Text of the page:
It’s speedy, and for a streaming music service like Spotify making the jump from desktop software to the browser, that’s of the utmost importance. This is just an early beta of what will rollout next year, so I’ll forgive the missing features and say I was impressed with the feel. But discovery still has a long way to go to unlock the potential of near infinite music.
To set the stage, in September I broke the news that multiple industry sources had confirmed Spotify was building a browser version. Yesterday, the company supposedly closed a massive $100 million+ round of funding valuing it at over $3 billion. And today, The Verge revealed that a test of the browser version’s beta is now available to some users. Spotify has confirmed with us that it will be rolling out the beta over the next few weeks and months, and it will have more news in Q1 of next year.
The browser version could be a big boon to Spotify because it means you can listen to your playlists or nearly any song no matter what computer you’re on. That includes work or public computers you can’t install software on, or the ability to play form your ad-free subscription while on friend’s laptop at their house. If Spotify is going to convince people to pay $5 or $10 a month, they’re going to want access from anywhere. That’s what the browser version delivers.
So what’s it like? I wrangled a Facebook invite to try it out and here’s what I think. It performs a lot like the desktop software, which is good news. My biggest worry was that the time it took to search the world’s catalogue of music or start playing a song would be annoyingly slower than on the downloadable version. That’s not what I found. A decent wi-fi connection saw tracks starting to play in less than a second.
As for the design, it’s got cascading navigation similar to Spotify’s iPad app. That means if a band catches your eye off the homepage and you click, their artist page will slide out on top. If you don’t dig them, the edge of your previous screen is still visible, which makes it quick to jump back there.
Navigating to Search, What’s News, Radio, and Playlists is much easier than on the desktop, as the little iTunes-style links have been replaced with bigger buttons. The permanently visible “Now Playing” section is bigger and easier to control too. You won’t have to squint to find the pause button. A nice little bonus is the song name and track time appear in the browser tab.
Oddly, there seems to be no way to view album art full-screen. Also, why don’t music services have a “laid back mode designed to help you DJ without sitting down at your computer. I’d love a view with huge cover art, controls, and play queue, but with search and navigation minimized.
One noticeable absence is the Play Queue section, which lets see what you’ve got coming next and as well as your listening history. Another is the Spotify third-party app platform. You won’t find Pitchfork’s curated playlists or Last.fm’s personalized recommendations. However, I’d imagine the app platform may be ported to the browser version eventually.
Unfortunately, those apps were a solution to Spotify’s biggest problem: discovery. When you have most of the world’s catalogue of music at your fingertips, it can induce decision paralysis. “If I could listen to anything, what would I listen to? Ummmm.” Spotify’s browser version is sadly not as helpful as it should be.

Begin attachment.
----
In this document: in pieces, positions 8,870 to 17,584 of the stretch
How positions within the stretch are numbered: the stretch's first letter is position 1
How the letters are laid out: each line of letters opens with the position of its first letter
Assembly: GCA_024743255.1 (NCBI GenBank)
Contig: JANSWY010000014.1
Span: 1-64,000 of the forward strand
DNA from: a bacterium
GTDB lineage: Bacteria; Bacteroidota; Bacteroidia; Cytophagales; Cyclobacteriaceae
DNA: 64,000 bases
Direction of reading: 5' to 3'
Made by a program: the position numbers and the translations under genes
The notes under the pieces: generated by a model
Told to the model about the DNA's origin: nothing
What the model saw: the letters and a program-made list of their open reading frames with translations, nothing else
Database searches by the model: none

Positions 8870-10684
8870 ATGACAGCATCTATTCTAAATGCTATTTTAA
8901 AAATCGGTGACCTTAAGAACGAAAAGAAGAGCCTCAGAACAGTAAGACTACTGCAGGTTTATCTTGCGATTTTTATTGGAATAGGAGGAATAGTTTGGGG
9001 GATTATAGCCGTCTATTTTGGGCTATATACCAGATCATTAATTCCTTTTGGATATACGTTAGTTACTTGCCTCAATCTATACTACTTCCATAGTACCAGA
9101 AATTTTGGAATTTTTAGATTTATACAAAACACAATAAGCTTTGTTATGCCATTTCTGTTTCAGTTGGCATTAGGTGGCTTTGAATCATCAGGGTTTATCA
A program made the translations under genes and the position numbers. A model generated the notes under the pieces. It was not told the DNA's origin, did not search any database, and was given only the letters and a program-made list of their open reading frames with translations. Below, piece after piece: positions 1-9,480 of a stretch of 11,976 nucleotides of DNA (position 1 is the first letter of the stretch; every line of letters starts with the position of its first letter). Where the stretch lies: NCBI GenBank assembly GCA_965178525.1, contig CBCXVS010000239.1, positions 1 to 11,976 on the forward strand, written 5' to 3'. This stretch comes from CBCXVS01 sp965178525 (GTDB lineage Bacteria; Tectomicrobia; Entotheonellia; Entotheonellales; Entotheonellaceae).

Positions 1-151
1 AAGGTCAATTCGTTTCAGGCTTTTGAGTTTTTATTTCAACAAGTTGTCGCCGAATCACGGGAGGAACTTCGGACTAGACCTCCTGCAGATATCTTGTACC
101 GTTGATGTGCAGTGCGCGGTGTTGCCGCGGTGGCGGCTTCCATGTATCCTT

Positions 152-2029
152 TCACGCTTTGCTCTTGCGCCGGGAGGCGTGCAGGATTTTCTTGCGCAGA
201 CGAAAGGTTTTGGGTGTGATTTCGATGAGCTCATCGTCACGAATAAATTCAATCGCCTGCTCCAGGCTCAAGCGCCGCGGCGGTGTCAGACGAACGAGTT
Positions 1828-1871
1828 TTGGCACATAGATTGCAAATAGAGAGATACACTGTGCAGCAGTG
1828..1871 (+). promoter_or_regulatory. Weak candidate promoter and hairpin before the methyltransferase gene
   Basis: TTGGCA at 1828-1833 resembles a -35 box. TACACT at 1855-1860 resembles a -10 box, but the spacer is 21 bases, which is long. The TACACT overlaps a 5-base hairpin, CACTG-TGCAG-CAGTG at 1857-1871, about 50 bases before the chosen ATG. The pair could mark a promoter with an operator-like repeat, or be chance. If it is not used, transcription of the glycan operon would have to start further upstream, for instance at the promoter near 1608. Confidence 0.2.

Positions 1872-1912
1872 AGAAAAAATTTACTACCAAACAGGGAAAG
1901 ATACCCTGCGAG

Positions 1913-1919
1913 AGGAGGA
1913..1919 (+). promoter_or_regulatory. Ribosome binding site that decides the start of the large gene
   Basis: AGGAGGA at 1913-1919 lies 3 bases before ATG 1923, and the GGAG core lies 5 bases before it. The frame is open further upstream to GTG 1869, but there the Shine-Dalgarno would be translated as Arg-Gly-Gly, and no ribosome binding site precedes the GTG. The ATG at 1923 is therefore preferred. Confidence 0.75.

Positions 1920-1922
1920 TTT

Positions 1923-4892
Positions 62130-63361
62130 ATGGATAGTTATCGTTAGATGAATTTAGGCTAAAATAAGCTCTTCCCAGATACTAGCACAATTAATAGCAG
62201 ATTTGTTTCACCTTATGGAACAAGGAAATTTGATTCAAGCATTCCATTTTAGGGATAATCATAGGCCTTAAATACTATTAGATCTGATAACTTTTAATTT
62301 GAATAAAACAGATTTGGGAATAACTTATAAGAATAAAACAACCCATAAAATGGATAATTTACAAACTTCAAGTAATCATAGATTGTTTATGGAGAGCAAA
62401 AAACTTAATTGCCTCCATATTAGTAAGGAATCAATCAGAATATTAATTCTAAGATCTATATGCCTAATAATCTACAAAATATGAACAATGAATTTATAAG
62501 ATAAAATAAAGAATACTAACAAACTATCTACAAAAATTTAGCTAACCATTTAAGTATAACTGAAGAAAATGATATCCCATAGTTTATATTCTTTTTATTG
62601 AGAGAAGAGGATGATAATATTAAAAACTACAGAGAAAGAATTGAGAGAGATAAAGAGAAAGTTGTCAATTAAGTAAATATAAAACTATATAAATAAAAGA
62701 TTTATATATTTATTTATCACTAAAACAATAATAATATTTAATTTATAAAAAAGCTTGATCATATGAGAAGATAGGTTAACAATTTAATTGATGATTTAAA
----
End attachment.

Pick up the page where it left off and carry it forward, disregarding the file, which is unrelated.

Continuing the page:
Here you get all the same What’s New suggestions from the desktop, including new recommended albums, trending playlists near you, new releases, and 5 top tracks near you and in your country.
One nice addition to the What’s New section is top tracks in the world. There you’ll find your favorite horse dancer PSY’s “Gangnam Style” to contrast with America’s love of country music. The browser version currently lacks the Top Lists section, though. This let you go past the top 5 tracks and explore the top 100 songs or albums in any country or the world.
What most disappointed me is that there’s no truly innovative new discovery options which I’d heard were in the works. There’s not even ones stolen from Rdio’s game-changing Heavy Rotation section, which shows what you’ve been bumping lately. A core joy of on-demand music services is getting your fix of that song you can’t get out of your head. Without an option to view your listening history, you’re forced to add those earworms to a playlist or search for them every time you log on.
There’s also no improved way to follow influencers. I see celebrities, artists, and music experts becoming asynchronous DJs for the masses through on-demand services. Instead of tuning into a radio station, you’ll subscribe to one of these people’s playlists and check out whatever new tracks they add. The 555,000 people who follow Sean Parker’s playlist “Hipster International” shows there’s clearly demand for this. Finding people like Sean is not any easier on the browser version. You know what would be lovely? Recommendations of who to follow based on my listening habits.
With any luck there’s a reason we’re not seeing play queue, listening history, apps, better music discovery, and simpler influencer following. Spotify is hopefully in the process of overhauling these features so when they debut, this won’t just be an incomplete port of the desktop software. Instead it could be a portal that expands our musical consciousness. Our ancestors could only dream of exploring the greatest sounds from the corners of the earth at a moment’s notice. It’s time for Spotify to make that dream come true.